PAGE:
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Some Insight on Indian taxation rules:
The basis of the Indian tax structure is laid down in the constitution of India. According to article 265 of the constitution, a tax can be levied by the authority of the law. For this reason, an appropriate state or union law has to be passed before any relevant tax can be collected.
The framework of the Indian taxation rules was created on the basis of article 246 and the famous Income Tax Act of 1961. Since 2005, these rules have been simplified to a large extent and the tax structure has become easier to comprehend. This has increased collection and the transparency of the entire system.
The basic taxation structure is as follows:
- Since the country follows a quasi-federal structure of governance, certain powers are exclusively in the hands of the central government as defined by the union list. The state list defines the subject which is under the control of the state. If any tax is to be imposed or modified on the subjects on union list, the central government has to pass a law. Same is required of the state government for state list. No taxes are imposed on the items of concurrent list which is jointly administered by the center and the state.
- Union government can impose thirteen different taxes at present. These include income tax, excise and custom duties, corporation tax, estate duty, stamp duties, terminal tax etc.
- State government has the authority to impose nineteen different taxes including land revenue, tax on agriculture, tolls, taxes on consumption and sale of electricity, capitation tax, stamp duty etc.
- One of the important organizations in the Indian tax structure is the Central Board of Direct Taxes.
It is a statutory body constituted under the Department of Revenue, Ministry of Finance in 1924. It administers the direct taxes in the country. In 1964, the Central Board of Excise and Customs was separated from this body.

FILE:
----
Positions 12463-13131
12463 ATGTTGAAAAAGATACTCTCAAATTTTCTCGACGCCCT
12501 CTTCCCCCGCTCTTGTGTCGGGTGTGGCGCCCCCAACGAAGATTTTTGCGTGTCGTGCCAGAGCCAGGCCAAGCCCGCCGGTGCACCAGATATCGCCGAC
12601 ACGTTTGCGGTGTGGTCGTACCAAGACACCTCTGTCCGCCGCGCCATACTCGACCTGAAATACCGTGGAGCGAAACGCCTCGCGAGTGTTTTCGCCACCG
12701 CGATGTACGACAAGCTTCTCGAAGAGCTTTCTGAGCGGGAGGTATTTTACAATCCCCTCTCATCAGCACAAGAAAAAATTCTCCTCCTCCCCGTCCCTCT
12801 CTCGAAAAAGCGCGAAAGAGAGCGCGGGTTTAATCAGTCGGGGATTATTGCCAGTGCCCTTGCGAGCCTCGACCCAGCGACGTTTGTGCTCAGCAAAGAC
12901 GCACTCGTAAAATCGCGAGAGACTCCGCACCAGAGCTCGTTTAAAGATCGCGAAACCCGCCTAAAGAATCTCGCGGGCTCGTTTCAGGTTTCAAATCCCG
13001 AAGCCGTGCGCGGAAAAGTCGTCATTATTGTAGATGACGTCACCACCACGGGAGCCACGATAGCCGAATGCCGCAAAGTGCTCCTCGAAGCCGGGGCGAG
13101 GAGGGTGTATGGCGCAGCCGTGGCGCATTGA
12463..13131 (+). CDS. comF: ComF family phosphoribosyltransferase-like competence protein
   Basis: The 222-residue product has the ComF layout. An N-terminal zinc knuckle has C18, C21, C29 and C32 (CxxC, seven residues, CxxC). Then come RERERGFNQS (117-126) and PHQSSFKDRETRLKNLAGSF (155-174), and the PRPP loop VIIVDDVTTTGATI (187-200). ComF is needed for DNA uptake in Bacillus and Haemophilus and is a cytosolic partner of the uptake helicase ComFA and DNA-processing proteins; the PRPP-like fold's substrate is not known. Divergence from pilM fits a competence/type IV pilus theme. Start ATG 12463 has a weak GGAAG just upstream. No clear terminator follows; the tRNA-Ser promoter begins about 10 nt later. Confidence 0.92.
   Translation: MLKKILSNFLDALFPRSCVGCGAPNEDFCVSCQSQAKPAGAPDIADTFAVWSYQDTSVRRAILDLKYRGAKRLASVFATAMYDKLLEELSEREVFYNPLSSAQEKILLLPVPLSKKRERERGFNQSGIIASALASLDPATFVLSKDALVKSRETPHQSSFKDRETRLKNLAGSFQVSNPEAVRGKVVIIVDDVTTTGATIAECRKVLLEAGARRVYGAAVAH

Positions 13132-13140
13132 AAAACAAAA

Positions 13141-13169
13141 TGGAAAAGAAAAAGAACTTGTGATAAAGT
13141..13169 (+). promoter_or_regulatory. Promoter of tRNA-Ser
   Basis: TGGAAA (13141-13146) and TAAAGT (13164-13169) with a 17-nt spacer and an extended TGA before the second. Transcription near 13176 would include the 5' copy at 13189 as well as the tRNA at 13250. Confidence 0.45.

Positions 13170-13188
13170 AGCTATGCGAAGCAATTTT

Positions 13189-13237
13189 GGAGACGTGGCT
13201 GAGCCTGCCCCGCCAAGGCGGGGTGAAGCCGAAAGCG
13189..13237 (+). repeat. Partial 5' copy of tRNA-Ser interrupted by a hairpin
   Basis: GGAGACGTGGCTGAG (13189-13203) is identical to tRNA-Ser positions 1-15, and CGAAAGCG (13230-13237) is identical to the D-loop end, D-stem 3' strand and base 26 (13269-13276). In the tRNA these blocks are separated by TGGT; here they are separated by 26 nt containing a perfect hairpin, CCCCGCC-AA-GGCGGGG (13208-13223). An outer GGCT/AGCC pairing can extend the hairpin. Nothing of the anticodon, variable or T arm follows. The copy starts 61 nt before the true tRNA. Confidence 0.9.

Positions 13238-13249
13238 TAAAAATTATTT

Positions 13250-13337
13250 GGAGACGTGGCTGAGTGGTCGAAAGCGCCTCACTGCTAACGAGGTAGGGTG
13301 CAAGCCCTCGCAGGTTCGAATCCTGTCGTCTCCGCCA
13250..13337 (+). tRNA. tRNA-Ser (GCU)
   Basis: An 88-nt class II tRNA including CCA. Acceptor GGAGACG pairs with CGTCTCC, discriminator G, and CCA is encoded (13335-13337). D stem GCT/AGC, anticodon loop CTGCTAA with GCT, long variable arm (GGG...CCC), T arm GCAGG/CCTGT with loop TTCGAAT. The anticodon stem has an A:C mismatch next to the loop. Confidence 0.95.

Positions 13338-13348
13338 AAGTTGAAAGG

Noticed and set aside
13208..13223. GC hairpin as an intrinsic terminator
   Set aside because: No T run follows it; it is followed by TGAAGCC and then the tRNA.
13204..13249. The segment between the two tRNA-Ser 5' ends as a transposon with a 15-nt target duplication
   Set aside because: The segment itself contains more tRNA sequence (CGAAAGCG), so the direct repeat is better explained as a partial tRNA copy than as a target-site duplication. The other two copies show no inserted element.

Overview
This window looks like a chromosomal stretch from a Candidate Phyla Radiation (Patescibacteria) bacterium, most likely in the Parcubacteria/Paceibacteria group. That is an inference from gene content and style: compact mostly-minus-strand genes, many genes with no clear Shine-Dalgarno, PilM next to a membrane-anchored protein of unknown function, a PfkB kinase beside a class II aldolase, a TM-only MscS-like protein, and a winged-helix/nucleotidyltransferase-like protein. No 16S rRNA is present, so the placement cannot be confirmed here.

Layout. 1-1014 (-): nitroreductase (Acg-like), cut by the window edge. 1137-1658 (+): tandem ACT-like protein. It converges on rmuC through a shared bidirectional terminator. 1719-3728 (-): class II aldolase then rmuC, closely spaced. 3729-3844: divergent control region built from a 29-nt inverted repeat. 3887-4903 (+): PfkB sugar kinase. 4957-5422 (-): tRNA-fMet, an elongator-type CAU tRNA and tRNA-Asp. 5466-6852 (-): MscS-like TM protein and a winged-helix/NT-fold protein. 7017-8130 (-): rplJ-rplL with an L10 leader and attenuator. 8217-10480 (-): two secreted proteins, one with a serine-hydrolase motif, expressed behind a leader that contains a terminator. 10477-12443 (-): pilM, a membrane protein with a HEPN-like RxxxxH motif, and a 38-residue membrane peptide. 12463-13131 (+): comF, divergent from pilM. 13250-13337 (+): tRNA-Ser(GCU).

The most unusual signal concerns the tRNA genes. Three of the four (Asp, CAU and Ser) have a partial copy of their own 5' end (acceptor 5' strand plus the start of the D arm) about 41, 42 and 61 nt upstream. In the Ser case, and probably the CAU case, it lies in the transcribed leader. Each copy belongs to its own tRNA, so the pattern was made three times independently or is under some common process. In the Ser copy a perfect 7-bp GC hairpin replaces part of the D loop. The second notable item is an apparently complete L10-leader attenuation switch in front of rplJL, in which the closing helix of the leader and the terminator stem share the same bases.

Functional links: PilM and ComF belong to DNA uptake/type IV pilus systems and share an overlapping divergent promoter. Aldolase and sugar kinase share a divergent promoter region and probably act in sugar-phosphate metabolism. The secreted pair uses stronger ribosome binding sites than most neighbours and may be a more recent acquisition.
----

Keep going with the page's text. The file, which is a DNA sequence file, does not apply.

- The direct taxes in India include the income tax, capital gains tax, fringe benefit tax, securities transaction tax etc while the indirect taxes include excise and custom duties and service tax.
- The Income Tax Act of 1961 is the milestone law in the Indian taxation system. It levies income tax on incomes accrued through either of five different channels like income from salaries, business, houses or property, capital gains and from other sources. The rate is decided by the parliament in the annual budget.
- There are special provisions for taxation of NRIs and foreign companies in India. In general, taxes are charged only on income earned in India alone.
Major reforms in the tax structure after 1991.
1991 marked the era of liberalization and its effects were also felt on the tax structure of the country. Some major changes are:
- The Tax Reform Committee created a system where rate of income tax varied according to different income groups. Annual earnings below Rs. 50,000 were exempted. This exemption limit has now been raised to Rs. 2, 00,000.
- The agricultural income of non farmers above Rs. 25,000 was made tax liable at par with income tax.
- Corporate income tax was drastically reduced in order to woo foreign investment.
- A few new taxes were introduced. For example, in 1994, union service tax was imposed on telephone, general insurance and stock brokerage.
- Since 1999, uniform rate of sales tax was adopted in the entire country, though it is a matter of state jurisdiction. It was gradually phased out in favor of value added tax which was uniformly implemented by all the states since December 2005.
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